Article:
Conservative Rabbi David Wolpe has said that L.A. has the worst Orthodox-Conservative relations in the country.
Yet LimmudLA has at least two Orthodox rabbis speaking (Elazar Muskin and Yosef Kanefsky) and a string of Orthodox laity presenting. The New York Orthodox rabbinate boycotted the New York limmud.
Joe emails: "Not true. There was a major Yeshiva University presence including prominent rebbeim and a whole day of Limmud dedicated to discussions of the legacy of the Rav."
In some ways, Pico-Robertson is a bastion of Modern Orthodoxy.
There are only a couple Orthodox rabbis in Los Angeles willing to sit on the Federation’s Board of Rabbis with their non-Orthodox counterparts. Unlike his predecessor Abner Weiss, Beth Jacob’s Rabbi Steven Weil won’t sit on the Board of Rabbis.
The most significant differences in opinion between the Orthodox and non-Orthodox center on Israel and the Iraq war, according to the survey, which has been conducted annually since 1997.
According to the survey, 69 percent of Orthodox Jews said they feel "very close" to Israel, compared to 29 percent of Conservative Jews and 22 percent of Reform Jews. Only 4 percent of the Orthodox said they feel "fairly distant," as opposed to 14 percent of Conservatives and 25 percent of the Reform.
Fifty-seven percent of Orthodox Jews said the United States "did the right thing" when it invaded Iraq and support U.S. military action against Iran. Only 27 percent of Conservative Jews backed the Iraq war and 38 percent favored strikes against the Islamic Republic; among Reform Jews the totals were 22 percent and 32 percent.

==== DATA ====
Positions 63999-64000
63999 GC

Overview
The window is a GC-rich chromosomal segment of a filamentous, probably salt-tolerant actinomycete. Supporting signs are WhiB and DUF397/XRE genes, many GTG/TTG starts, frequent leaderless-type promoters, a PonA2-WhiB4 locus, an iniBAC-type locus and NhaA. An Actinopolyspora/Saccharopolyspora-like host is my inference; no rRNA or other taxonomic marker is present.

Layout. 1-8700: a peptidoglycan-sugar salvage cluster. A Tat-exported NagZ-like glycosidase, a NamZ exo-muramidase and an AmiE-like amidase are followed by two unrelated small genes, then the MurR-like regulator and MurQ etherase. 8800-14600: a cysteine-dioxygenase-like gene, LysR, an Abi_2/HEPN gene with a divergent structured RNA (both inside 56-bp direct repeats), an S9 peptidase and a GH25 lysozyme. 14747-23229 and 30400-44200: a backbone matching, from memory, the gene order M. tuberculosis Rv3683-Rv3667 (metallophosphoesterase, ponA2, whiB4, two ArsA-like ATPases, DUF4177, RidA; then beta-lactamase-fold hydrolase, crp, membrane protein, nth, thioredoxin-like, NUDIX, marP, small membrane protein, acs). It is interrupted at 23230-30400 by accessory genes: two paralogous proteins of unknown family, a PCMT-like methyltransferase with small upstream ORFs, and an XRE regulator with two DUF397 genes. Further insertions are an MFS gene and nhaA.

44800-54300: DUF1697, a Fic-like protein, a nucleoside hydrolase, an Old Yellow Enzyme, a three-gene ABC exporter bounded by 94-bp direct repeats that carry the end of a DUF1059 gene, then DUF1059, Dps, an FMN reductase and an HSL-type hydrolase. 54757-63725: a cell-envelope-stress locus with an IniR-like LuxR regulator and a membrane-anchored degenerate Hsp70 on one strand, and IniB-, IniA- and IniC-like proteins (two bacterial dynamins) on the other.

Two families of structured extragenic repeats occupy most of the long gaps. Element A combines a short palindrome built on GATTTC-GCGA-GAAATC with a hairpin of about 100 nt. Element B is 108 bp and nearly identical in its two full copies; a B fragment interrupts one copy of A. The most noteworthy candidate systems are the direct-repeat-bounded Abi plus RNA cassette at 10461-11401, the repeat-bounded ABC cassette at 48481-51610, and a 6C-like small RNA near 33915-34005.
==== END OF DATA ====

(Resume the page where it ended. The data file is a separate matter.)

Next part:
…Sylvia Barack Fishman, a professor of contemporary Jewish life at Brandeis University, suggested that the gaps are explained in large part by a greater commitment among Orthodox Jews to the idea of Jewish peoplehood.
…The divide is exacerbated by an Orthodox community that is becoming more and more right wing, due largely to the amount of time that young Orthodox Jews spend in Israel, according to Steven Bayme, the director of the AJCommittee’s Department of Contemporary Jewish Life.
It has become a rite of passage for Orthodox Jewish day school and yeshiva students to spend a year or two years studying at yeshivas in Israel after high school and before college. Those yeshivas, Bayme said, are ideologically incompatible with mainstream American Jewish thought.
"The faculties at the institutions they attend tend to project attitudes that are far more to the conservative end of the spectrum on all the social political issues and are in many ways dissonant from the dominant attitudes of American Jews in general," said Bayme, who is Modern Orthodox.
The divide only stands to get worse as the Orthodox grow in importance, Bayme predicted.
Orthodox Jews now account for about 9 percent of Jews who affiliate with a synagogue, but they comprise 17 percent of the affiliated population aged 19-25. About 228,000 Orthodox Jews are younger than 18, compared to 155,000 Conservative and 190,000 Reform — Orthodox children, in other words, make up 38 percent of that younger cohort.
"If you are looking at the next generation of who will be Jewish leaders, in the year 2050," Bayme said, "if you are looking at who is going to be sufficiently concerned about Jewish community and Jewish peoplehood activities, one sociologist suggests that 50 percent of that universe of people concerned with Jewish life may be Orthodox."